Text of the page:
The “molecular co-localization” method assumes that off-sample ions are similar across datasets in terms of which ions they are co-localized with. We considered all ions annotated in at least one gold standard dataset with an FDR < = 50%. Within each dataset, we considered each ion as a vector of its intensities in all pixels. We represented all ions in a molecular space of all molecular formulas in all gold standard datasets as follows. First, we computed pairwise cosine similarities between all ions. Then, for each ion I and each molecular formula M (corresponding to a dimension of the molecular space), we considered the maximal similarity between the ion I and the ions M_n corresponding to the molecular formula M. Then, once the ions were mapped into this molecular space, we considered we considered a variety of classifiers from the scikit-learn Python package v0.19.1, including the Nearest Neighbors, linear SVM, RBF (radial basis function) SVM, Decision Tree, Random Forest, Naive Bayes, AdaBoost, QDA (quadratic discriminant analysis), Gaussian Process, Neural Net classifiers, and evaluated them on the gold standard images as described later in section “Classifiers evaluation”.
Deep residual learning method
In the last method, we exploited Deep Residual Learning, a recently introduced deep learning approach to image recognition . The advantage of the residual learning is faster training of a network which at the same time is deeper than comparable networks. Residual learning was demonstrated to outperform other deep learning approaches in the tasks of image recognition and segmentation in several competitions in 2015. We used the fastai library (v1.0.34) with the PyTorch framework (v1.0) with the ResNet-50 model from the torchvision library (v0.2.1). First, all ion images of non-rectangular datasets were padded with zeros. Then, the images were normalized with the ImageNet statistics (per channel mean and std), resized and cropped to 224 × 224 and, per requirement of the model, converted into RGB three-channels images by pasting the same ion image into all three channels. In order to increase the training set, we applied data augmentation with the settings default for the fast.ai library that included the following transformations: image random crop/pad, horizontal and vertical flip, image warping, rotation, zooming, brightness and contrast adjustment. We used the ResNet-50 network pre-trained on the ImageNet images . The training is described in detail in Supplementary Data D1. The validation was performed as described later. The trained deep learning model as well as a microservice implementation are available at https://github.com/metaspace2020/offsample.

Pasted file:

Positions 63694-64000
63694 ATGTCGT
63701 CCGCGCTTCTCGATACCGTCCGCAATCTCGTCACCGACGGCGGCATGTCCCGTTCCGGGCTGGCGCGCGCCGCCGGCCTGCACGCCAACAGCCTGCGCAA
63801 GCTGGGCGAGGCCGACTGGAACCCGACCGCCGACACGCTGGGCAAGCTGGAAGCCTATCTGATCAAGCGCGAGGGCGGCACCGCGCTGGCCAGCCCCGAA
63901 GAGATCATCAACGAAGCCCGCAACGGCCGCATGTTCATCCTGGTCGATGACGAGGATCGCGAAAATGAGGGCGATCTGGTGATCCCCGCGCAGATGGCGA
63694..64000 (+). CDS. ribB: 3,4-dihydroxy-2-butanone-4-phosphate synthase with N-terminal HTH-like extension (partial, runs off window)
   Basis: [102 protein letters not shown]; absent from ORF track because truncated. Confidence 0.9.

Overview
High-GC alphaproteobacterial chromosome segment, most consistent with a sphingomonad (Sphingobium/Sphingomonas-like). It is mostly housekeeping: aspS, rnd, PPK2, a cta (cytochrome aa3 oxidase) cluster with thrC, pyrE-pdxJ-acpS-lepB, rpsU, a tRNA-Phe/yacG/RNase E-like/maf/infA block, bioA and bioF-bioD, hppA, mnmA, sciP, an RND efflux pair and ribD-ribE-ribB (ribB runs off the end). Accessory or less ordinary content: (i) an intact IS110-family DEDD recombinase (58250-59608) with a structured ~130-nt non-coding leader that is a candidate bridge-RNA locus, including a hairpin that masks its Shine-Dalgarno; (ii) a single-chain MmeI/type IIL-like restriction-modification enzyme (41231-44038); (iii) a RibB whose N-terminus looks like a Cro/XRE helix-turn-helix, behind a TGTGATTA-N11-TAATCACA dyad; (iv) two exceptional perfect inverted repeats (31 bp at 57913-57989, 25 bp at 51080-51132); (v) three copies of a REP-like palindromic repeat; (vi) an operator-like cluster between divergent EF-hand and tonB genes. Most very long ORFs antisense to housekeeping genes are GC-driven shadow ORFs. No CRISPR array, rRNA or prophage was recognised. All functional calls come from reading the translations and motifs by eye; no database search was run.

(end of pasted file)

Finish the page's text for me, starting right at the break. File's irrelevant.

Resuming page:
The considered classifiers were optimized to maximize the F1 score for the off-sample class. We also calculated the precision and recall to provide more detailed information about the performance. For each algorithm, we performed five-fold cross-validation when the whole gold standard was randomly split into five parts, each subsequently taken out for evaluation of the classifier trained on the rest of the data. To avoid overfitting, we used a grouped five-fold cross validation where ion images from the same dataset were all assigned either to the training or validation part.
Availability of data and materials
The gold standard, source code for evaluation, deep learning model, results of the deep learning model for all ion images from the gold standard, and a microservice implementation with REST API are available at: https://github.com/metaspace2020/offsample.
Desorption electrospray ionization
False discovery rate
Fourier-transform ion cyclotron resonance
Graphics processing unit
Human metabolome database
Matrix-assisted laser desorption/ionization
Quadratic Discriminant Analysis
Radial Basis Function
Support vector machine
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We thank the taggers: Angelos Rigopoulos, Aslihan Anal, Mohammed Shahraz, Masha Naumenko (all EMBL). We thank the METASPACE submitters whose data was used in this work: Sarah Aboulmagd, Michael Becker, Dhaka Bhandari, Mark Bokhart, Berin Boughton, Shane Ellis, Mathieu Gaudin, Erin Gemperline, Cristina Gonzalez Lopez, Richard Goodwin, Anne Mette Handler, Bram Heijs, Sophie Jacobsen, Christian Janfelt, Emrys Jones, Patrik Kadesch, Pegah Khamehgir-Silz, Mario Kompauer, Lingjun Li, Manuel Liebeke, Michael Linscheid, James McKenzie, David Muddiman, Andrew Palmer, József Pánczél, Marina Reuter, Livia S. Eberlin, Veronika Saharuka, Marta Sans, Julian Schneemann, Kumar Sharma, Bernhard Spengler, Nicole Strittmatter, Zoltan Takats, Dusan Velickovic, Eric Weaver, Guanshi Zhang.
We acknowledge the funding from the EU Horizon2020 projects METASPACE (634402) and CloudButton (825184), NIH NIDDK project KPMP, and ERC Consolidator project METACELL (773089).
Ethics approval and consent to participate
No ethics approval was necessary as only already published data was used in this study.
Consent for publication
The written consent was given by a tagger to use his photo in Fig. 1.
Until 2020, Theodore Alexandrov was on the Scientific Advisory Board of SCiLS, a company developing software for imaging mass spectrometry.
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: Supplementary Figures S1-S4
: Supplementary Tables S1-S6
: Supplementary Data D1-D5: D1: “Supplementary methods and results.pdf”. D2: “Interactive tagging of ion images using web app.mov”, video of a tagger using the TagOff web app. D3: “Gold standard datasets.csv”, metadata of 87 public datasets from METASPACE selected for the gold standard. D4: “DHB matrix clusters frequencies.csv”, results of annotation of 31 gold standard datasets acquired using the MALDI DHB matrix and positive ion mode and off-sample recognition for DHB matrix clusters generated according to a combinatorial model. D5: “DESI offsample ions frequencies.csv”, a file showing for each molecular formula the number of DESI imaging datasets from the gold standard where ions with such molecular formula were classified as off-sample.
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Ovchinnikova, K., Kovalev, V., Stuart, L. et al. OffsampleAI: artificial intelligence approach to recognize off-sample mass spectrometry images. BMC Bioinformatics 21, 129 (2020). https://doi.org/10.1186/s12859-020-3425-x
- Imaging mass spectrometry
- Off-sample images
- Pattern recognition
- Machine learning
- Deep learning
- Artificial intelligence